He specialized in bread, and only in bread. This was at the time of the artisan bread “revolution” when we all started to realize that that spongy white stuff in the plastic wrappers wasn’t all there was to bread. Kevin was fortunate in that his employer sent him all over the world to refine his skills at artisan bread conferences, and this was crucial in developing his repertoire. There became literally no kind of bread he couldn’t make.

Then, life again happened.

Kay moved her baking home as a freelance pastry chef, consulting to restaurants needing to bring their baking up a notch and she baked custom wedding cakes.

One story she tells is about a very expensive cake she made for an Oahu wedding at just about the time the airlines were getting nervous at liquids being on planes. Turns out cake filling was considered a liquid (who knew?), the result being Kay had to fly the cake over to Oahu on a chartered helicopter, with Kevin flying over commercially to meet her and deliver the cake. We’re talking dedicated bakers here, and discerning customers!

Another customer asked that the icing on the cake match the lace on her wedding gown; so the decoration was done from a swatch of that lace. This kind of high maintenance got to the point where Kay felt “everybody who ordered a cake was getting a week out of my life, and it got to the point where I just didn’t want to do that.”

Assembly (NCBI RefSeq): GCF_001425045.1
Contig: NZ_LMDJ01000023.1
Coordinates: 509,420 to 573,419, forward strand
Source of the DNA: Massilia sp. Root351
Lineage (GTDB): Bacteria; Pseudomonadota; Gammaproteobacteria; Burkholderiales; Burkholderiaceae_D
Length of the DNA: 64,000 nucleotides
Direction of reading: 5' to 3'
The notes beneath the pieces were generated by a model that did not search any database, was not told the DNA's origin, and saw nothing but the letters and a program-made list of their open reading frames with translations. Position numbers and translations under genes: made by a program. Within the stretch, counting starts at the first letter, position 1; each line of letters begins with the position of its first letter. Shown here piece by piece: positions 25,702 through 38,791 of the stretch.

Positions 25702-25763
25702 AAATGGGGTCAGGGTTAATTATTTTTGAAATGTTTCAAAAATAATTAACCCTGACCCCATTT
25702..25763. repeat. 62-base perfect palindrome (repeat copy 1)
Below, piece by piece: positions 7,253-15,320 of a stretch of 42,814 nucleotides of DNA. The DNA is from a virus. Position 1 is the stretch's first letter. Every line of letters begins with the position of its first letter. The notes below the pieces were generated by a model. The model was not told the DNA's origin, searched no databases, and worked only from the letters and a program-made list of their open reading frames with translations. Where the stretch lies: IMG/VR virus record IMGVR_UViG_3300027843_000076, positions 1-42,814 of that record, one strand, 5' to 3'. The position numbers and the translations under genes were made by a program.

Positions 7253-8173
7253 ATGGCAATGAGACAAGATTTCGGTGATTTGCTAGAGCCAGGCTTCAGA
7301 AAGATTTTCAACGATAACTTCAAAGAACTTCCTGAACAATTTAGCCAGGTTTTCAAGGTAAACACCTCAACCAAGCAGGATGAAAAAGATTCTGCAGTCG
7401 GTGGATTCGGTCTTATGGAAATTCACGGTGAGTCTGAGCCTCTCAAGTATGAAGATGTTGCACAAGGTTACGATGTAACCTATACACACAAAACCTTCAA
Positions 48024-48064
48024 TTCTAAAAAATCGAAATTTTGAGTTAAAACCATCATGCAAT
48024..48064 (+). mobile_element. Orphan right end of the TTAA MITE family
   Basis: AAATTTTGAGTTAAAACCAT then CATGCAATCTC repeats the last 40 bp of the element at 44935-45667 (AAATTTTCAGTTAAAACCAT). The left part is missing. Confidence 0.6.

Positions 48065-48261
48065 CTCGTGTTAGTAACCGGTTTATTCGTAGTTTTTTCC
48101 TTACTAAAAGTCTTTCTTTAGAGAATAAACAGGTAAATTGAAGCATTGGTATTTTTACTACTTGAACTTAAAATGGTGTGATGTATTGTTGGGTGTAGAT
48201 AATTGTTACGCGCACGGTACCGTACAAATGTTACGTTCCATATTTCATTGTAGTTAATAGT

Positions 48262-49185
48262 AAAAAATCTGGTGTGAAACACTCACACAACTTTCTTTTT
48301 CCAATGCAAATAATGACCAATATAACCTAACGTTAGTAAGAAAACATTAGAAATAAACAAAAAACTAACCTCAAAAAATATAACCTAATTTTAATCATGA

In a happy happenstance around this time, Kay and Kevin attended a kneading conference (no joke, there is such a thing) in Maine and were immersed in the world of all things artisanal about baking. They came home inspired with ideas for a portable wood-fired oven and the techniques for how to bake bread in it.

The rest is history, a long and laborious history the Cabreras would say, but one that happily resulted in the locally famous wood-fired bread produced at the Parker School Farmers Market in Waimea, where Sandwich Isle has sold out weekly for the past 10 years.

They continue there, but in the last year have expanded with the purchase of the old Leilani Bakery site in Waimea’s KTA Shopping Center.

It is here that the glory — there is no other word for it — of an expanded selection of pastries and breads really shines. In addition to the tried, and vast, selection of specialty breads and breathtaking pastry creations, they “try new stuff all the time, and now have several baking apprentices.” They still handle special orders and weddings cakes, and the wood-fired oven is also available for special events like pizza parties.

“All our adult lives have been built around baking’” says Kevin. “We’re going to die in front of the ovens” — jokingly (I hope), adds Kay.

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Hurry up and treat yourself to a slice of bread or pastry nirvana before that happens.

Dennis Boyd is the director of West Hawaii Small Business Development Center, which is funded in part through with the U.S. Small Business Administration and the University of Hawaii at Hilo.